Insider Higher Ed has an interesting piece on a post by an anthropology professor at Kansas State.
See the article here.
See the video here.
Worth your time.
The Chronicle has a column by Naomi Schaeffer Riley, a conservative writer whose credits include the WSJ and National Review, advising students that colleges do have rules. Whether you are from the right or left — your freedoms end where the campus rules begin. More to the point:
But by now, students, or at least their parents, should know better. Students on the right should realize that politically correct speech has been a campus requirement for a long time, regardless of whether administrations are willing to acknowledge it. And that many secular universities are unwelcoming, if not
downright hostile, toward strongly religious and politically conservative students. Meanwhile, the aspiring student activists on the left might do themselves a favor by finally noticing that universities are corporations
run by grown-ups, who have to think about budgets and alumni giving and public relations.
So students should follow the advice of consumer advocates and relationship counselors when it comes to picking a college. Read about the product before you (or your parents) hand over money for it. And don’t enter a relationship thinking you’re going to change it.
If you have perused my posts, especially those dealing with policy and/or legislation, you will note that I make judgements on the intent of those promoting their policies. Many times, I find that my initial judgements were ill informed. Those times are the result of talking to the initiator, listening, then making an assessment of the policy intent.
I keep telling myself I will learn not to jump to conclusions, or at least, to wait until the advocate of a policy matter either clearly annunicates his or her position or proves to be without credibility. Discourse is good. Debate is honorable. Losing is not bad. Poor judgement, however, is devastating.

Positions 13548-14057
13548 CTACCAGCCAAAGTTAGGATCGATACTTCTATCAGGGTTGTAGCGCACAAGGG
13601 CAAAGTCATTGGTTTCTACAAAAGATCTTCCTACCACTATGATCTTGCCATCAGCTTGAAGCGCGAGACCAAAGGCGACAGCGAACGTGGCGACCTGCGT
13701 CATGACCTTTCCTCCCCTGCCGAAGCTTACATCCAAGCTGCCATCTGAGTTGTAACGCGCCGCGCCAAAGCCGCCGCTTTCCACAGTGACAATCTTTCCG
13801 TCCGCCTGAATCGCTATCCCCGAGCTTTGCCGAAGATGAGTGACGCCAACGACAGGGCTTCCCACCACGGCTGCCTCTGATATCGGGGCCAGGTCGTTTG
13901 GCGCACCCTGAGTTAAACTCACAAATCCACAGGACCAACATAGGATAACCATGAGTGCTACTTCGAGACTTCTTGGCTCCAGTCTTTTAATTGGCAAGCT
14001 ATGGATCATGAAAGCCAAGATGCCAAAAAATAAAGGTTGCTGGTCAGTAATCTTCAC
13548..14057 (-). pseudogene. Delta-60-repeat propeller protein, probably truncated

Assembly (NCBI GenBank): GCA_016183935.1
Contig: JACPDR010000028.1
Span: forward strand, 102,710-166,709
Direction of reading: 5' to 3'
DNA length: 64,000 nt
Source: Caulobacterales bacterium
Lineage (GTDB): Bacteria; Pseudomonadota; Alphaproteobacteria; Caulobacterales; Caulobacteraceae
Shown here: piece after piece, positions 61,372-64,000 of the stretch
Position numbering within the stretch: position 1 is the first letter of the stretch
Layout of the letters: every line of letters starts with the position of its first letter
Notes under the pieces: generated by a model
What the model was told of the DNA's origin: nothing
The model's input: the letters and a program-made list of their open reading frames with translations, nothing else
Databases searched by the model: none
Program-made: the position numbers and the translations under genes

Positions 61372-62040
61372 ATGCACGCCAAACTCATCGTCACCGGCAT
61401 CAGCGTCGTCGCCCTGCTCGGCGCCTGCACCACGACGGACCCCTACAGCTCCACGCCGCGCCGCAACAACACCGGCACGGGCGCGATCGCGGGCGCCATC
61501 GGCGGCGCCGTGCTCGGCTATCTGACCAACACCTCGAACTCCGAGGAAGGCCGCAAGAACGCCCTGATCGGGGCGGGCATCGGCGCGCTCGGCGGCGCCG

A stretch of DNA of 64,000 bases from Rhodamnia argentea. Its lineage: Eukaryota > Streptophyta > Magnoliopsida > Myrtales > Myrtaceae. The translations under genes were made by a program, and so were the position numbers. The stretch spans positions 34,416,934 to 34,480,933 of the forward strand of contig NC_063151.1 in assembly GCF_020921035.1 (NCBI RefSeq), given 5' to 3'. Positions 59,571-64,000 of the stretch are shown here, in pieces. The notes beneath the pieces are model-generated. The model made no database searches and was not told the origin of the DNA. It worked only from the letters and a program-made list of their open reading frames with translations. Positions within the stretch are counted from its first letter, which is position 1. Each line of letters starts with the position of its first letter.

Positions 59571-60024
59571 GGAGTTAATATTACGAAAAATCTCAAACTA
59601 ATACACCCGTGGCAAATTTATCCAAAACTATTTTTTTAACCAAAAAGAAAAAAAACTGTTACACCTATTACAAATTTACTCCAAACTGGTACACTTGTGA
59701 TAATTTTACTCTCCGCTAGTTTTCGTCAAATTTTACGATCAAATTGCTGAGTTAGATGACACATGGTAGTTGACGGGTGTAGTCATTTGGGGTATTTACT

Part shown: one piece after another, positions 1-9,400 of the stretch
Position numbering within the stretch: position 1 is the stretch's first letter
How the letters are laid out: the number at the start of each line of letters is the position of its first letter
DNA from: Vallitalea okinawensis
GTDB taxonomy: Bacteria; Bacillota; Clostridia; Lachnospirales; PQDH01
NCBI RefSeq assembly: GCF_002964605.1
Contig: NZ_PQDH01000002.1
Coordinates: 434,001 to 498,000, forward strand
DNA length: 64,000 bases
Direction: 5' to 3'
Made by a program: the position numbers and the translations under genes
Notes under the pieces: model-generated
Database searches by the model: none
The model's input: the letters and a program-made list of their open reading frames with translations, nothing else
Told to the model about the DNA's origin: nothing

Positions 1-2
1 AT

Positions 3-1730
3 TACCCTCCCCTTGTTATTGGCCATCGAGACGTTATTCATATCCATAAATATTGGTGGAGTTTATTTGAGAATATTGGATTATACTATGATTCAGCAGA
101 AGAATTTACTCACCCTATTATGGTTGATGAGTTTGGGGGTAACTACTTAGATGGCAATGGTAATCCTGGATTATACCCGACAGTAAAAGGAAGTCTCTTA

Actually, the way society respects each is diametrically opposed. Dead poets, at least the good ones, rise in respect. Dead politicians (dead in the political realm, not corporeal), well, as a friend once said:
No one wastes goodbyes on dead politicians
Found the blog of a good high school friend…
She seems to have regressed to old english … but otherwise, she is dabbling with lots of Web 2.0 tools for her teaching.
Time, or the measurement thereof, has been an important tool for the military and governments for centuries. Congress in its infinite wisdom has decided to change the date for daylight savings time switching to March 11 — 4 weeks earlier than usual (this was done in 2005 — so don’t blame the new majority for this one). Now business, and individuals, will bear the cost.
Call this Y2k v 2.0
An editorial by the Augusta Chronicle is concerned about the costs to human freedom that may be incurred as a result of proposed abatement of global warming.
Why don’t they have the same concern when it comes to the proposed infringment on liberties created by our responses to terrorism?
If you were to calculate probabilities of being effected by either warming or terrorism — multiply that probability by the cost (or damage) incurred should such an event affect you — would there be any appreciable difference in the result? Now, calculate the diminishing value of liberty as a result of the “solution” proposed for either event. Which side of the balance sheet wins?